It's been a week since the Internet Explorer died and here we are a few days later, paying it a little homage Internet Explorer style.
It was summer 1994 when the project Windows directed by Thomas Reardon was born and which Bengamin Silvka would take the reigns of. For creating that browser, they took the source code of Spyglass, INC. Mosaic, one of the first market browsers. The objective was competing against Netscape Navigator, who started dominating the market at the time. It was born what would be one of the high reference browsers at international level, and it had 28 years of life ahead.
There are few people nowadays, apart from generation Z, that did not use Internet Explorer at some point. It's true that it didn't have the best press throughout its history, even worse during the last few years, but there were many situations where it became essential.
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From the moment it was born, this browser has been revamped up to 11 times, the last one being in 2013 with Internet Explorer 11.
After getting stuck in a way, and incapable of competing at the same level of other current browsers like Chrome, Safari, Firefox, etc, Microsoft started working on its replacement, Edge and a year ago they announced that the end of the legendary browser was shortly coming.
"The Internet Explorer 11 application will be removed and it will stop getting technical support on 15th June 2022 for certain Windows 10 versions", indicated Microsoft in a blog entry. "Microsoft Edge is faster, safer and offers a core modern browsing experience than that of IE. in addition it solves a key problem: compatibility with old websites and applications", they pointed out in their blog.
Although at the beginning of the 2000 it overcame almost the whole market, throughout those 10 years, Internet Explorer started losing its influence little by little until 2012, when it was beaten by Google Chrome.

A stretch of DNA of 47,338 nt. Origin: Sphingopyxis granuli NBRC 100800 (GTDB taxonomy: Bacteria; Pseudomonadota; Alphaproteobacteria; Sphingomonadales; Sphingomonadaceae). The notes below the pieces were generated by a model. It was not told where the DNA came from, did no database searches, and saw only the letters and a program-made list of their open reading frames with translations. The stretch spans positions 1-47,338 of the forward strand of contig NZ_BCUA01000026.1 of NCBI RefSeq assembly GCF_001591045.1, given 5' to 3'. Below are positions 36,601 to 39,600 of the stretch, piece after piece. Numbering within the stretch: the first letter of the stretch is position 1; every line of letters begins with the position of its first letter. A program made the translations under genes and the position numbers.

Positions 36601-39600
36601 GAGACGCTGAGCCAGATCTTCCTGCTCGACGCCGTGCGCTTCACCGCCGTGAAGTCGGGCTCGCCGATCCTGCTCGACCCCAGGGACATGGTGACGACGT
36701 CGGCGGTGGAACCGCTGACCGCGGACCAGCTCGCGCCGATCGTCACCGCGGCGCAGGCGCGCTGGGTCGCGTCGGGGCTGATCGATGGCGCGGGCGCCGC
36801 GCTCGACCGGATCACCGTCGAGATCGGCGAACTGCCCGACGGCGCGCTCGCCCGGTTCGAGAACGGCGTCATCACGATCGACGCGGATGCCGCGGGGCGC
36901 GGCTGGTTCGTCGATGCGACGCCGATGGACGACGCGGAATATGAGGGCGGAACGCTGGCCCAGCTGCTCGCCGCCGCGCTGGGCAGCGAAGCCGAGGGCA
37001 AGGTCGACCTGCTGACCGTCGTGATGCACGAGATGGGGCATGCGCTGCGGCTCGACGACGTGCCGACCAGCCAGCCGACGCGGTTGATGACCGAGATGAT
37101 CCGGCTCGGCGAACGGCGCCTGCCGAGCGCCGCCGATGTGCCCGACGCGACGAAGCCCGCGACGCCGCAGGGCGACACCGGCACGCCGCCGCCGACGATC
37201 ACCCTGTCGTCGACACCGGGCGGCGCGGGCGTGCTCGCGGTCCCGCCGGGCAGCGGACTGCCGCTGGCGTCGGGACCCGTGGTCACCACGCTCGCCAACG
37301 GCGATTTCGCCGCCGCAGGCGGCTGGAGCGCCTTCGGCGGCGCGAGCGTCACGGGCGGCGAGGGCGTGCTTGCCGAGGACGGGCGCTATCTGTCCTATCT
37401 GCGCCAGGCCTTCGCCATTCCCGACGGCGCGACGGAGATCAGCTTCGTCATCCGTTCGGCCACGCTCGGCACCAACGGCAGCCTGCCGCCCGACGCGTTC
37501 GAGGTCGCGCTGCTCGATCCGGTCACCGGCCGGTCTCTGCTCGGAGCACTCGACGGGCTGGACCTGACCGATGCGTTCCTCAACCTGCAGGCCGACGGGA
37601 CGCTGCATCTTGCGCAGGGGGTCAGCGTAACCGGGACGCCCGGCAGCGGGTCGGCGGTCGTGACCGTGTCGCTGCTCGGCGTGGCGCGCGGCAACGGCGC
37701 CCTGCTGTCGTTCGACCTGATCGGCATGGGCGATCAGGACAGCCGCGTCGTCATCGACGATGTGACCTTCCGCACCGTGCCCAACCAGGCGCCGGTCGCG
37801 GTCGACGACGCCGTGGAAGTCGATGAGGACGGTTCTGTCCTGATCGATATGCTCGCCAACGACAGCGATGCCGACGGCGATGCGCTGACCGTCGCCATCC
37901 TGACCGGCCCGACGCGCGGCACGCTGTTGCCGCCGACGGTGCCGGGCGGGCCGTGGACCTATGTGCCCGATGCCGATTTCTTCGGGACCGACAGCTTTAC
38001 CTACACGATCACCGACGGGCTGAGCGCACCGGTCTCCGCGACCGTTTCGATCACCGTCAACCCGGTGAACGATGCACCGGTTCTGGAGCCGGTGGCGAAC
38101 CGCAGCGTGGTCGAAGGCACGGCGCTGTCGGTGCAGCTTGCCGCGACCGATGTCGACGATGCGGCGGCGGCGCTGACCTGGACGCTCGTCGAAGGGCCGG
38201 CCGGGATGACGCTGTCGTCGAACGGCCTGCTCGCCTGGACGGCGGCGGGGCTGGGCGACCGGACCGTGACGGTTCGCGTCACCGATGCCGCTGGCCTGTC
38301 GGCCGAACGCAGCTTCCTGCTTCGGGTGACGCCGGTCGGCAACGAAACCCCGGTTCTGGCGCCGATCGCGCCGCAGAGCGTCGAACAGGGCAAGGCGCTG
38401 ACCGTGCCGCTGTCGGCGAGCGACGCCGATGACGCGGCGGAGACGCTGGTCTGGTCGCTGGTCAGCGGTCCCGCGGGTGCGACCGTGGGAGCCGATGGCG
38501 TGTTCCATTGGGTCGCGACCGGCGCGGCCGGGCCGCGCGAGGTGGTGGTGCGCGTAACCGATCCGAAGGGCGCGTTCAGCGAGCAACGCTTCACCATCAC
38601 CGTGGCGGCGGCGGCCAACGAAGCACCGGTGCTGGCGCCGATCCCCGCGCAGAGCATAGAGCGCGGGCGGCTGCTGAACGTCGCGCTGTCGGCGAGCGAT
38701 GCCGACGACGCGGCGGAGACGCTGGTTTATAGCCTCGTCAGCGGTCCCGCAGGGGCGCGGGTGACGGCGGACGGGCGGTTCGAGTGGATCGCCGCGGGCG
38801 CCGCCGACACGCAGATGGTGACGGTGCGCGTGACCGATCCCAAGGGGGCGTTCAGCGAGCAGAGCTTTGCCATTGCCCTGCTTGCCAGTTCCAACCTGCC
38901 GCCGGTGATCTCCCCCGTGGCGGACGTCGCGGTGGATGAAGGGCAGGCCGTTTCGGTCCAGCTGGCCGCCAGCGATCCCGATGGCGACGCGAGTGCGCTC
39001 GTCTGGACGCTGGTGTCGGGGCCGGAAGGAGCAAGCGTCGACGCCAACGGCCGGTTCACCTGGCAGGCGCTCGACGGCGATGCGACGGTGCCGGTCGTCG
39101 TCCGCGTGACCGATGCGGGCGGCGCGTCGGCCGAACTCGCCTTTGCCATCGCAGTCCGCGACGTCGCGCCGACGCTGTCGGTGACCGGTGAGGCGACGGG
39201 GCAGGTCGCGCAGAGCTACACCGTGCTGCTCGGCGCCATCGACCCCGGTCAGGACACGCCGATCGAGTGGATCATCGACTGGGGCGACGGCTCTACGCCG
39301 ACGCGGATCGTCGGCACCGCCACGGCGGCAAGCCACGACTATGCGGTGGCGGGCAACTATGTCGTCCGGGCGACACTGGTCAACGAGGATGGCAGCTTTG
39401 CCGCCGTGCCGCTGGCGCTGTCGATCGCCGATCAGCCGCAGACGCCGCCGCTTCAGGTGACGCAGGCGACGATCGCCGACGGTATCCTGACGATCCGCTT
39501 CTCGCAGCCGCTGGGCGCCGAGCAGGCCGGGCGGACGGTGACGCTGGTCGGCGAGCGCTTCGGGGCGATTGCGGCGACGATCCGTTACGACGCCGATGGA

Last year, some applications and services such as Microsoft 365 already stopped supporting Internet Explorer
Although this is a goodbye, it does not mean the complete death of the browser though, but it does put an end to support by Microsoft, so vulnerabilities and performance bugs will become a problem.
An area particularly affected by this fact is the Spanish public adminsitration, since it depends exclusively on that browser for many transactions and for the access of public servants.
Internet Explorer's end coming was old news since at least five years ago but still it caught by surprise more people than expected. It's true that activities won't stop, but there will be certain transactions that won't be able to be carried out, at least in the same way people were used to, and the procedures that still require IE will have to be updated no doubt. Luckily, Microsoft Edge allows for now to use an "IE mode", that although it is not a browser as such, it is a compatibility solution that enables smooth performance while updates get ready for the final touches.
Another striking case is that of Japan. A country known for its technological developments where companies also depended greatly on IE. As they explain at Computer Engineering & Consulting, a Japanese consulting agency, the days prior to the final blackout, they received a huge amount of requests to migrate processes that only worked with Explorer. According to Keyman’s Net, 49% of the Japanese companies still used Internet Explorer, and more than 20% among them still had no migrating plan prepared.
Knowing that Internet Explorer would come to an end and aware that they had a battle ahead for the market, at Microsoft they had started working for years on promoting their new browser Edge.
An effort and work that is bearing fruit by now and currently Edge is the second most used browser in the world, even ahead of others like Safari or Firefox. However the leader for this race is still Chrome.